A biologist-turned-philosopher shows how scientific discoveries can help resolve some of philosophy's longest-debated issues. Consider the following scenario: you're walking on a bridge and notice a trolley on the tracks below. To your horror, the trolley is hurtling directly toward five innocent bystanders. You also see a lever nearby: if you pull it, you can divert the trolley to a different track. The catch is that diverting it will guarantee the death of a sixth person nearby. Would you pull the lever? Most people unhesitatingly answer yes – happy to sacrifice one life to save five – but balk if, instead of simply pulling a lever they were required to push a person off the bridge to stop the trolley – even if the result stays the same.
A philosopher would claim that the two problems are identical from a moral perspective, but a neuroscientist would argue otherwise: in the first instance, the major decision-making role is played by a brain area usually involved in rational cognition, while in the second, an area related to the experience of emotions takes over. Science reveals that the two problems, apparently similar in form and content, are processed very differently by the brain – we are human beings, after all, not robotic moral calculators.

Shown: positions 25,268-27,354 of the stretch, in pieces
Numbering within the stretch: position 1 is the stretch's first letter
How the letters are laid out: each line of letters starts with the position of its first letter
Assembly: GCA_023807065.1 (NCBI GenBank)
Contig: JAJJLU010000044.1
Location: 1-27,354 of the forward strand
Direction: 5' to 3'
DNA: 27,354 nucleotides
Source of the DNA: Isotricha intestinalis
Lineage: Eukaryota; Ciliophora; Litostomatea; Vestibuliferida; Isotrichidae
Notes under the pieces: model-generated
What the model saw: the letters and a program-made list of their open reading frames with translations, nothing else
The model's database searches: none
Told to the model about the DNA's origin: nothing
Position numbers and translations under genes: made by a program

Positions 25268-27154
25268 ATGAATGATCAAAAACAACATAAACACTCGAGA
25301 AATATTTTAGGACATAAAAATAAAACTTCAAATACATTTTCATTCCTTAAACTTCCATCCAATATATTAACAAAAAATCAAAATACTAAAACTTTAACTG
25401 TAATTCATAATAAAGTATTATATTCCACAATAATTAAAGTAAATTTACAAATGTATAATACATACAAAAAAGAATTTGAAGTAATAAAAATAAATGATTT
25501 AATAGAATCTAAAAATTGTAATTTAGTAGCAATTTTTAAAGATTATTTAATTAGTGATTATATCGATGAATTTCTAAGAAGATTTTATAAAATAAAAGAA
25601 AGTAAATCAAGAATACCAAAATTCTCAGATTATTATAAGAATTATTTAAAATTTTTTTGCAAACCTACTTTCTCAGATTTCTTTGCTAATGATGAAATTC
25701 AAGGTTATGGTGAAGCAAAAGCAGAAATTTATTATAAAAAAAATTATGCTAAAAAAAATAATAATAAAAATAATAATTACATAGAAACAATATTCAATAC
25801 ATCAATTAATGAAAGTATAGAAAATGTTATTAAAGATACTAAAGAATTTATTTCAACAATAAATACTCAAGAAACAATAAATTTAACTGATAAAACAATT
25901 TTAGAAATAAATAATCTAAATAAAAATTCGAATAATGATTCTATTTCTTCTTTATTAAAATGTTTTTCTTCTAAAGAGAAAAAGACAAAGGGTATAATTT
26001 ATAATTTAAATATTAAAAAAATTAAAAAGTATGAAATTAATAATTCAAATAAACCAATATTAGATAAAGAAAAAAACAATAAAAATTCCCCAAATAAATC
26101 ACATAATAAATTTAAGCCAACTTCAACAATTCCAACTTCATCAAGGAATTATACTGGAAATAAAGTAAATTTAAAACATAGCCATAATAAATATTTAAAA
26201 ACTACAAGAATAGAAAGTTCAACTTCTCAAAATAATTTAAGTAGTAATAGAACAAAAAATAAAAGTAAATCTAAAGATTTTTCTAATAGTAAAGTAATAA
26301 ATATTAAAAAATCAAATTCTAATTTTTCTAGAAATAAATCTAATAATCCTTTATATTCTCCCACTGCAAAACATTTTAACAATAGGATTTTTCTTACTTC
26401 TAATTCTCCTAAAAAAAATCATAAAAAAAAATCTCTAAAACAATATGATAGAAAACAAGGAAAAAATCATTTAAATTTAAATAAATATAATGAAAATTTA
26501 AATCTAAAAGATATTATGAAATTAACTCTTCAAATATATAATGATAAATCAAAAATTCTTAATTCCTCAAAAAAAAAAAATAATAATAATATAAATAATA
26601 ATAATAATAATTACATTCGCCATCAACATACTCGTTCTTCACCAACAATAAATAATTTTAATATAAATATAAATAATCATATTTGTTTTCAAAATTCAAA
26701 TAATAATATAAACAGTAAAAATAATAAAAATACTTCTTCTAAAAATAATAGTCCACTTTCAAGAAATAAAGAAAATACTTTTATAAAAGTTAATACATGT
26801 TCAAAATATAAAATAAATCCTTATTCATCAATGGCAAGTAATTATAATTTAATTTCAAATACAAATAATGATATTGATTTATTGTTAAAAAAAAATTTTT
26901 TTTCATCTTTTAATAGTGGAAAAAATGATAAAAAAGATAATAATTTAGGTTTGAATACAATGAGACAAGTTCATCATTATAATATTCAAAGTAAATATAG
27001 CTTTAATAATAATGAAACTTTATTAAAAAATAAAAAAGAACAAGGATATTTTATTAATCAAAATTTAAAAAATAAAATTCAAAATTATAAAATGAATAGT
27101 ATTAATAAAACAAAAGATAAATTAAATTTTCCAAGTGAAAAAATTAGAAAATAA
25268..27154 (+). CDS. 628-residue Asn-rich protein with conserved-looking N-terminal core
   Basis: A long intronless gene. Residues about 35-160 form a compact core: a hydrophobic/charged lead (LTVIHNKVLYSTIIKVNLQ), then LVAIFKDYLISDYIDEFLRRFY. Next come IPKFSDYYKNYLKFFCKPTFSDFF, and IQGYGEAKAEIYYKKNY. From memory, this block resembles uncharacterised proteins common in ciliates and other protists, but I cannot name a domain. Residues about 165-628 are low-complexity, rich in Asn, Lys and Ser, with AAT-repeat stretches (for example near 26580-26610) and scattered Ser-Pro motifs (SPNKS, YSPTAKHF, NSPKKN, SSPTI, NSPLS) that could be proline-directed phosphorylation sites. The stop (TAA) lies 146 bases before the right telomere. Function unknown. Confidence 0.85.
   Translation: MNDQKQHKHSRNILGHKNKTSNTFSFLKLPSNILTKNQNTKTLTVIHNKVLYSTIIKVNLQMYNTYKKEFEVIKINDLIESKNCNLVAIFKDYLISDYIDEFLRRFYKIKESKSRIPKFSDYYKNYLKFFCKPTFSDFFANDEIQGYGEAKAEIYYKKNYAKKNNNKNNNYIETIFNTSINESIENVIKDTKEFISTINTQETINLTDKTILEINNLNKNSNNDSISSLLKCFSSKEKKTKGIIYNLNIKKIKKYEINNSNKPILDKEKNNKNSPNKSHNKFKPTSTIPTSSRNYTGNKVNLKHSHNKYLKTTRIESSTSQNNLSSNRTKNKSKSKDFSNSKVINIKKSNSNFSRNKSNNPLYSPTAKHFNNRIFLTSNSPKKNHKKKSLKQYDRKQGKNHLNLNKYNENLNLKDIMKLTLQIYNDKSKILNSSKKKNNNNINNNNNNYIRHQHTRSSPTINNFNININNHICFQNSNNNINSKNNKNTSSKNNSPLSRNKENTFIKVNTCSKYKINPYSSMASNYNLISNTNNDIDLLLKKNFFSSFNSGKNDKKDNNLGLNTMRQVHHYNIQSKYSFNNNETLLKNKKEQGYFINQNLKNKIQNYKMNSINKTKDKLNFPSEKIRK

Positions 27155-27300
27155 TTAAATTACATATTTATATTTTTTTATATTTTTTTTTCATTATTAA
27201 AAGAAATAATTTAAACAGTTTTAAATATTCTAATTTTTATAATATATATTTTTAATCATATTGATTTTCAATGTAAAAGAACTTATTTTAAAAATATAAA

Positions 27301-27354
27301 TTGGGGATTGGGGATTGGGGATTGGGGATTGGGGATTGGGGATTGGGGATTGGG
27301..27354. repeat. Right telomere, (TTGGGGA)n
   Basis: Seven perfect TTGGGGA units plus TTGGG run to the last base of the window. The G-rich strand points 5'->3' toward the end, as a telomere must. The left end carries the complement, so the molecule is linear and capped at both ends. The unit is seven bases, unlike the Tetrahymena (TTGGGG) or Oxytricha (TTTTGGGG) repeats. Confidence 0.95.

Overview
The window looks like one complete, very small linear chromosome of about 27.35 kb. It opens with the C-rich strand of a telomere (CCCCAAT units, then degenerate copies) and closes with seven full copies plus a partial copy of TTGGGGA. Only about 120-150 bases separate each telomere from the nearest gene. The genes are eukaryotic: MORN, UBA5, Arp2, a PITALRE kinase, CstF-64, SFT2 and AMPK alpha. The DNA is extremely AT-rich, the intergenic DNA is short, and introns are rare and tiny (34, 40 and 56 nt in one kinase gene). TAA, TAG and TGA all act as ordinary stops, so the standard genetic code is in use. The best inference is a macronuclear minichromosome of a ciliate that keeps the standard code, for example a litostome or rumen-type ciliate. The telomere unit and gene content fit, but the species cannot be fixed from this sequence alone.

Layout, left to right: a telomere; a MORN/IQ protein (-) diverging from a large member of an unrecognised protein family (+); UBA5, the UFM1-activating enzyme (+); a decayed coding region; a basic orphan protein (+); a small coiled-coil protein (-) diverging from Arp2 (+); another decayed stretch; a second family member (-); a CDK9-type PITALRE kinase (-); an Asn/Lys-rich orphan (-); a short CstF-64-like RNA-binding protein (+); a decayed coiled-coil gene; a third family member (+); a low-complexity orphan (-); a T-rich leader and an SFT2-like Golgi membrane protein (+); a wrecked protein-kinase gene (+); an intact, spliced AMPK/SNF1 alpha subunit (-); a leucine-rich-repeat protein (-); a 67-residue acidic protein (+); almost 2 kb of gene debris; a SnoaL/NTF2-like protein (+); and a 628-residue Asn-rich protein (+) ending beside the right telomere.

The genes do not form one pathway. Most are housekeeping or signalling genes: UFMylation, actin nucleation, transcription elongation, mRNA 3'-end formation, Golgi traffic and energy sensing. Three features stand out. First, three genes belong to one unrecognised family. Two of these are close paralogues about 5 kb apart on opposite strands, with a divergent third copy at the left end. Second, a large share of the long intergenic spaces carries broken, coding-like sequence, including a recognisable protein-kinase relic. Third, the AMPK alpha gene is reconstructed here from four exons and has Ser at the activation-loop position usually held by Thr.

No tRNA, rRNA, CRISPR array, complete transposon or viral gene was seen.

The trolley dilemma provides a good example of how we can combine science and philosophy to fruitfully inform our decision making – the ambitious goal of philosopher and biologist Massimo Pigliucci's Answers for Aristotle. He shows how we can combine these modes of thinking to begin to understand how we make certain decisions (science), but also why those decisions may not be for the best (philosophy). Pigliucci argues that we need to reclaim both science and philosophy as guides to understand and navigate the world, to help us construct our own individual pursuits of happiness.
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Massimo Pigliucci is a professor in the Department of Philosophy at the City University of New York-Lehman College. He has a PhD in evolutionary biology from the University of Connecticut, and a PhD in philosophy from the University of Tennessee. A fellow of the American Association for the Advancement of Science, Pigliucci has published upwards of 100 scholarly papers and numerous scholarly books, including, most recently: Nonsense on Stilts: How to Tell Science from Bunk. He regularly writes columns for Skeptical Inquirer and for Philosophy Now, and has given public lectures throughout the United States and Europe, in addition to appearing on local radio and television shows to talk about science, pseudoscience and philosophy. He has been featured in Newsweek, Washington Post, the New York Times, as well as in Science and Nature.